The Equalizer

Denzel Washington’s slow burn 2014 thriller of the classic 80s show The Equalizer is one of the most anticipated sequels in the movie industry. It is the best movie for those who admire Washington’s getting-his-hands-dirty vigilante justice routine.

In the first Equalizer, the sequel paves way internationally and sprinkles Eurotrash flavor. Robert McCall (Washington) stays in the upstate Massachusetts which is an urban apartment complex where he works as Lyft driver to take people to and from their appointments.

McCall uses his CIA training to deal with justice to the people he sees doing the wrong things. He helps the kidnapped children, an abused call-girl, an elderly war survivor, a young black kid (Ashton Sanders) as well as the victims of criminal gangs.

As McCall’s friend and former agency colleague Susan Plummer (Melissa Leo) was killed in Brussels, McCall works with his former partner Dave York (Pedro Pascal) to solve the cases. The case becomes more personal for him.

Denzel is in cruise control in the latest The Equalizer. Antoine Fuqua’s directional choices are truly acceptable. Fuqua’s teaming up with Washington is a huge success. The film will offer an exciting feeling and sense of tension because of Denzel’s caliber of ability.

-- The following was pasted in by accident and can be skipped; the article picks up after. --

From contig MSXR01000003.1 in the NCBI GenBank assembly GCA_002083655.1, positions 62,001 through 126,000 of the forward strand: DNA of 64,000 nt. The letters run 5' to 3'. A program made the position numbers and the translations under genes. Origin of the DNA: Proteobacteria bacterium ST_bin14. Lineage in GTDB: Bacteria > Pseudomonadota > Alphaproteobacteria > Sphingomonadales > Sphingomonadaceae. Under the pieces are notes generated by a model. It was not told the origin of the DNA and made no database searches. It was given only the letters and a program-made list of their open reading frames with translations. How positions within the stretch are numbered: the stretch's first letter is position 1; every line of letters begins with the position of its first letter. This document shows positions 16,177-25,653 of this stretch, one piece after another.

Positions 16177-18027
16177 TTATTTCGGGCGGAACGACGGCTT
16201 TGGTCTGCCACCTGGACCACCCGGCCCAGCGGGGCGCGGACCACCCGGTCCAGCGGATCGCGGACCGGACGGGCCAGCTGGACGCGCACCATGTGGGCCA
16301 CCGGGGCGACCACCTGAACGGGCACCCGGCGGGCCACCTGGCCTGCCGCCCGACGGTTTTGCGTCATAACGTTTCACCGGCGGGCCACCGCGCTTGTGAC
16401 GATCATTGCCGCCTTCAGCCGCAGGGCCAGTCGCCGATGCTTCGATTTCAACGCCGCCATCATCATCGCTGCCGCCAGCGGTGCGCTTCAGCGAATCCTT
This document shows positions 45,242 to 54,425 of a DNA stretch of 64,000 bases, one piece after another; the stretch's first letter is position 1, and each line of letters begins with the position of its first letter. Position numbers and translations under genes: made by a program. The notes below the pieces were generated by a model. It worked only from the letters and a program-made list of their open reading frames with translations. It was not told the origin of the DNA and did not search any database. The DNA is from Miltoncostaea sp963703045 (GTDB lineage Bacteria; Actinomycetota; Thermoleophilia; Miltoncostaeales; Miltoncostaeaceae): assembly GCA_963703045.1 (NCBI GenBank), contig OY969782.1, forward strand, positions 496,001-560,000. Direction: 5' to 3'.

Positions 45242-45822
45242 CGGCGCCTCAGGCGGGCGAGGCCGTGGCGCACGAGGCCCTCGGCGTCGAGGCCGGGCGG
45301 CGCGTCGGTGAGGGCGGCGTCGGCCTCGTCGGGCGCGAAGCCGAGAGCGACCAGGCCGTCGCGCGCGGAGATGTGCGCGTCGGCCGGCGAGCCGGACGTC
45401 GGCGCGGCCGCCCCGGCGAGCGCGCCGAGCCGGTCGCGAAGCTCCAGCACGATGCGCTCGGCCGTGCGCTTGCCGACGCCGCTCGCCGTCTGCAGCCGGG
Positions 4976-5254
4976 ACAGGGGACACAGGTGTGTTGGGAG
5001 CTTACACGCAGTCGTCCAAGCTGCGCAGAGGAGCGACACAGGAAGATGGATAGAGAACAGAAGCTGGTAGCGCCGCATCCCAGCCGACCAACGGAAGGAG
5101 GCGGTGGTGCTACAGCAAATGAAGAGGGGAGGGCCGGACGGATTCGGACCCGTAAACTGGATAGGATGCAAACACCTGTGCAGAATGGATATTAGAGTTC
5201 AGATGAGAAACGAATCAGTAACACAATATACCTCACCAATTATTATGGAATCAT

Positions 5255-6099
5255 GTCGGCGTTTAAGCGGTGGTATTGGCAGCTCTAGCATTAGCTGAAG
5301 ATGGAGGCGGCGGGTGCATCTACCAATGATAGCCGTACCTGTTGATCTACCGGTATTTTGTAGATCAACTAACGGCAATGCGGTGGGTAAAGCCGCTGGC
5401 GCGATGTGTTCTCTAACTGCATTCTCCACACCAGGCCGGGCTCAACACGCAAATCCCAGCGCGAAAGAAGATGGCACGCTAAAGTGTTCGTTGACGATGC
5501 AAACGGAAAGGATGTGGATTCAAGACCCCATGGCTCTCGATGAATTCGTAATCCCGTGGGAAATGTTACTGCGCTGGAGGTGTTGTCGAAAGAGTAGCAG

The opening scene of the film is when Denzel rescues the girl who was kidnapped aboard in a train in Istanbul. Being a badass, Denzel in The Equalizer will portray an action flick, humdrum and routine that gives a sense of urgency.

Washington level ups the outrageous material for the movie. The action sequences of Fuqua provide the audience with mild entertainment. The hand-to-hand combat elements are quick. The stakes matter little, the characters (McCall aside) are generic, and Fuqua’s direction feels like Terence Malick stepped into the helm of peaceful moments. It is one of the swags of like-minded films in the industry.


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